After months of tension and fighting, the CAR government has been overthrown.
Seleka group, involved in an on- off confrontation against Mr. Bozize’s government for years, advanced barely 75 kilometers of the capital in January before accepting a regional-brokered peace with conditions its be made part of the government and its fighters be integrated into the government force.
Representatives of the group were indeed made part of the government. But the rebels recently accused Mr. Bozize of violating terms of the agreement by not integrating the militias.
Fighting erupted last week after weeks of tension.
Despite the presence of foreign forces, including soldiers from South Africa and Cameroun, sent in during the first clashes to help protect the capital and Mr. Bozize’s regime, the rebels swiftly overran the defences and by Saturday evening, entered Bangui.
At least five South African soldiers were killed by the rebels as they advanced. South Africa says it was preparing to withdraw its forces when they suffered casualties.
After a brief lull in fighting on Saturday, the rebels took presidential palace Sunday morning. Mr. Bozize was not found.
Government officials have confirmed he escaped, but it is yet unclear where he fled to. The Congolese government has confirmed 25 members of his family arrived in Congo on Saturday.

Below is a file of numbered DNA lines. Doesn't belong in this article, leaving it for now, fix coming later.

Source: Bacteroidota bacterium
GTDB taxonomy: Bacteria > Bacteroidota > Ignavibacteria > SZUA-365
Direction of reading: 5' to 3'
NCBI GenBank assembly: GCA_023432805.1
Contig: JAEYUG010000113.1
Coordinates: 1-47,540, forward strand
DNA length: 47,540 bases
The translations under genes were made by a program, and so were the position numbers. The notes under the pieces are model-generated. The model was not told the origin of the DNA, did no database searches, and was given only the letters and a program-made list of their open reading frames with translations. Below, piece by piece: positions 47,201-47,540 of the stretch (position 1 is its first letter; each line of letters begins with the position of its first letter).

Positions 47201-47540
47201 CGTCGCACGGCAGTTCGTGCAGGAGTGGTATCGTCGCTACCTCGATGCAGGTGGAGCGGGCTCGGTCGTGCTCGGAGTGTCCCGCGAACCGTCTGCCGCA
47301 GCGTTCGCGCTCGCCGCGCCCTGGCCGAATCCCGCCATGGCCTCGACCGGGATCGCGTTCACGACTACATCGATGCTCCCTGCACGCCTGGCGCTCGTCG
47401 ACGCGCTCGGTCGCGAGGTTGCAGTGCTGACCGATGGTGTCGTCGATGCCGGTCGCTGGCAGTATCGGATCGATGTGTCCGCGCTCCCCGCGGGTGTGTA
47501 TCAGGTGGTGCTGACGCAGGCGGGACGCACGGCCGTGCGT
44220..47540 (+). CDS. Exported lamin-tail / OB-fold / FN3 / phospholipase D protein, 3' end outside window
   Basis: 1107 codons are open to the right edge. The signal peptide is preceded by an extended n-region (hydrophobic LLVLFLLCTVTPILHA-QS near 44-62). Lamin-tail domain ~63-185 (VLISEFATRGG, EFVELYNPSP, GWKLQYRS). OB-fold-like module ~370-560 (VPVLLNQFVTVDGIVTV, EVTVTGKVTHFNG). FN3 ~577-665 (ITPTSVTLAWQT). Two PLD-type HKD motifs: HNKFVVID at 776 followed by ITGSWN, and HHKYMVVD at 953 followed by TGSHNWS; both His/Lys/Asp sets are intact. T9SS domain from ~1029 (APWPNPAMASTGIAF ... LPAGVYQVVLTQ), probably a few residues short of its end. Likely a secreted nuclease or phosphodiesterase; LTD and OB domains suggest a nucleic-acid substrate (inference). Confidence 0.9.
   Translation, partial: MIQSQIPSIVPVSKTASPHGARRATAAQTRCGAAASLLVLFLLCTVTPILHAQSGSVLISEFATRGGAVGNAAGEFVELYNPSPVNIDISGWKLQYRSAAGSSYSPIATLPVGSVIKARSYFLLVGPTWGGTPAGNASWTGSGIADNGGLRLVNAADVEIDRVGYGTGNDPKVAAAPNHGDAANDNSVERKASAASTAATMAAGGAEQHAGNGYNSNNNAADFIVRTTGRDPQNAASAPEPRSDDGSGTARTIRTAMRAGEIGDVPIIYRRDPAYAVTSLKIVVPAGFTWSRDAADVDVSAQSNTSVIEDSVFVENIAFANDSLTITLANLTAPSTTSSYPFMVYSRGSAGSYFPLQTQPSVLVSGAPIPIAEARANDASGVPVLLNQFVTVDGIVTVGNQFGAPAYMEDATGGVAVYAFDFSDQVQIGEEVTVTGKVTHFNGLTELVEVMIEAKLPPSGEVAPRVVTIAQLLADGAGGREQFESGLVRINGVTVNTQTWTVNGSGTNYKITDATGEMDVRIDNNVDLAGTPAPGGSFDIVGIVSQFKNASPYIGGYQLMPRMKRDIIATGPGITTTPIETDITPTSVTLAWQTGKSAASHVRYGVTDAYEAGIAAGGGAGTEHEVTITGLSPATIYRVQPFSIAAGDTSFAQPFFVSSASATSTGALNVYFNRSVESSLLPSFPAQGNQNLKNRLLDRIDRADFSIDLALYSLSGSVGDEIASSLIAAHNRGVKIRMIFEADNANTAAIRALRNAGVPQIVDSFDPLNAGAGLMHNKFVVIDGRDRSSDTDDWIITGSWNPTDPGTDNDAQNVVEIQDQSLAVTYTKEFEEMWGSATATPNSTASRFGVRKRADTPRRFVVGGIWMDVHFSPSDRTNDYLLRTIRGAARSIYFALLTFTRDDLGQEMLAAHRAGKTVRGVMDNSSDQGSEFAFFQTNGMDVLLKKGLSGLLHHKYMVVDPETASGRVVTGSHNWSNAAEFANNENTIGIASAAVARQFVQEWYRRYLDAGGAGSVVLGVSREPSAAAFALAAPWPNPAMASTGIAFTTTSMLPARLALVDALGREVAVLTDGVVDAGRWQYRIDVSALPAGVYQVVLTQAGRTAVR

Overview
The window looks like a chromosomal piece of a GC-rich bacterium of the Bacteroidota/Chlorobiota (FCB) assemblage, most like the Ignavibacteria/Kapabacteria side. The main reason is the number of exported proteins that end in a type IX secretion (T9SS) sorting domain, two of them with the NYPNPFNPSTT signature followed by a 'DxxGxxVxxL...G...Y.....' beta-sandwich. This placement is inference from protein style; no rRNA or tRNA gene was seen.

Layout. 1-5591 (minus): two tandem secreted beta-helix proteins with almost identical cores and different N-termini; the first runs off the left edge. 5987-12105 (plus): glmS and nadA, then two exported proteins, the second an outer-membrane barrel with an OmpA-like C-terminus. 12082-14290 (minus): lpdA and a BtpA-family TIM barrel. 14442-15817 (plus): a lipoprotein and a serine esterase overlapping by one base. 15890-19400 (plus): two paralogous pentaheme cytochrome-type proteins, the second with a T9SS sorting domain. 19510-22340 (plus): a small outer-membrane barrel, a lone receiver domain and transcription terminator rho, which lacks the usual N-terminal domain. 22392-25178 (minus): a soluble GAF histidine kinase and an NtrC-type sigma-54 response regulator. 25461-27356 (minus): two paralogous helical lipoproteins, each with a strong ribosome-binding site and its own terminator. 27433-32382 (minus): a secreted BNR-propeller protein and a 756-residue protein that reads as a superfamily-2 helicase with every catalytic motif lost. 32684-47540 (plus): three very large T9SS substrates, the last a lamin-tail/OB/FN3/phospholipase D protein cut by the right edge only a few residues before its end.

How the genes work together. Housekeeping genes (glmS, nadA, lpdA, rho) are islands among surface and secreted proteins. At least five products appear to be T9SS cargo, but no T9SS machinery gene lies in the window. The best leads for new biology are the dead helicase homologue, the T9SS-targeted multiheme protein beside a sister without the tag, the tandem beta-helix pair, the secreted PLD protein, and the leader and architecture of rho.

There are fears of reprisals against those who defended the ousted regime. Mr. Bozize took power in 2003 through coup also.
But the takeover has raised concerns about another round of military dictatorship and instability in the restive region.
Justin Kombo Moustapha, secretary-general of Seleka, appealed for calm and called on citizens to “welcome the revolutionary forces of Seleka”.
“Central African Republic has just opened a new page in its history,” he said in a statement.
Nelson Ndjadder of Seleka’s CPSK faction said the country should now move into a transition towards democratic elections.
“With the taking of Bangui and the departure of Bozize, the main objective of our struggle has been realised,” he said.
“Central Africans must meet around a table to decide the path for their common future.”
Former colonial power, France, sent in more than a hundred troops to protect Bangui’s airport where her nationals can travel through if conditions deteriorate.